By Ashley Duong
Following an incident in May in which protesters from campus group Students for Justice in Palestine (SJP) disrupted an event sponsored by another campus organization, Students Supporting Israel (SSI), UC Irvine’s Office of Academic Integrity and Student Conduct opened an investigation on the incident and released, on Sept. 1, a statement detailing their decision to sanction SJP “with disciplinary probation for two academic years, ending June 16, 2019.”
According to the statement released by UCI’s Office of Inclusive Excellence, under the sanctions, SJP “must abide by UCI’s standards of conduct, meet with the Dean of Students six times per year to discuss free speech issues, and consult with a representative of the dean’s office before hosting or co-hosting any campus event. Any further violations of university policy may result in suspension or a revocation of the organization’s status.”
The incident reviewed by the Student Conduct Board involved a heated exchange between SJP and SSI students. Protesting the presence of Israeli soldiers being invited to speak on campus, SJP students were recorded chanting over speakers for four minutes toward the end of a question-and-answer segment, which was found to have violated the free speech rights of the students hosting the event, a stipulation detailed in the UCI Student Code of Conduct under the university’s Speech and Advocacy Policy.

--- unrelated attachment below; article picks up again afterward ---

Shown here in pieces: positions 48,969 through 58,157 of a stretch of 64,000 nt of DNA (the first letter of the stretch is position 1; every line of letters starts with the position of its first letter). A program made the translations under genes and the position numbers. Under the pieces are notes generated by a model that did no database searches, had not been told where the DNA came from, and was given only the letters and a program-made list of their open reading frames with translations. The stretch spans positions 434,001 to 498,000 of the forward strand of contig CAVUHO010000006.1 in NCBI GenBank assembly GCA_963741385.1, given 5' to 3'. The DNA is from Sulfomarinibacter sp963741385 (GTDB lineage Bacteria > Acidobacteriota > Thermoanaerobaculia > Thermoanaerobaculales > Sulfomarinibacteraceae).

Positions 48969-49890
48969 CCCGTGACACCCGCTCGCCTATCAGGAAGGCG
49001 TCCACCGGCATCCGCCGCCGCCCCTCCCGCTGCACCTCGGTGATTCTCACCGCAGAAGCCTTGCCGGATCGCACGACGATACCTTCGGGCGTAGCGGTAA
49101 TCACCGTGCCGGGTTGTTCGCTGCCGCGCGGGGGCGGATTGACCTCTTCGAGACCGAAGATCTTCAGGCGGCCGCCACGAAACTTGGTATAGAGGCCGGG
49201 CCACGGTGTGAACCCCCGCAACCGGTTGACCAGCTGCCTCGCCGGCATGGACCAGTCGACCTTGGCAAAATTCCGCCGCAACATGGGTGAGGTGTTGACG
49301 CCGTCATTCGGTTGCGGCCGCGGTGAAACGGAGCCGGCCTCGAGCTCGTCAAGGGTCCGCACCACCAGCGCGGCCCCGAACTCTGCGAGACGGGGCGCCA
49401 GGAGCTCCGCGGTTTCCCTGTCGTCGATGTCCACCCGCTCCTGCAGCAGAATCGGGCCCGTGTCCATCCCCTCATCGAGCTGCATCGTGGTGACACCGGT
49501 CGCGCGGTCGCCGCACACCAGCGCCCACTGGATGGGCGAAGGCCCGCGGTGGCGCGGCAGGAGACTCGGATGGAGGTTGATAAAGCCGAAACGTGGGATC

Following their decision on the incident, UCI notified SJP leaders on Aug. 22, 2017, who then filed an appeal on Aug. 31, 2017.
The office stipulates that “the appeal process is expected to take several weeks,” and the decision, made by the Dean of Students “or his designee will consider the appeal and make a final decision, which can be to affirm, modify or reverse the sanction. The outcome of the appeal is final.”
This is the second sanction UCI has imposed on SJP in the past two years. Another incident in mid-2016, in which SJP students protested an on-campus movie screening, resulted in a probationary warning from the school lasting until March 29, 2017.
The new sanctions have garnered criticism not only from students but also from citizens of the community.
In a press statement from Palestine Legal Staff Attorney Liz Jackson in the OC Weekly, she wrote, “it’s a politically motivated choice to curtail the speech activities of students who stand up for Palestinian rights… It’s clearly UCI that needs the lesson in free speech, not the students.”